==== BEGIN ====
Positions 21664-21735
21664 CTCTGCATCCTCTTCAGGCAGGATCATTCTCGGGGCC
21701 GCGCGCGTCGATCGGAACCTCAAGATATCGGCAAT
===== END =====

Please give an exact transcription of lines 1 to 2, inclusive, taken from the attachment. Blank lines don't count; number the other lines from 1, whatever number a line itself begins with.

Positions 21664-21735
21664 CTCTGCATCCTCTTCAGGCAGGATCATTCTCGGGGCC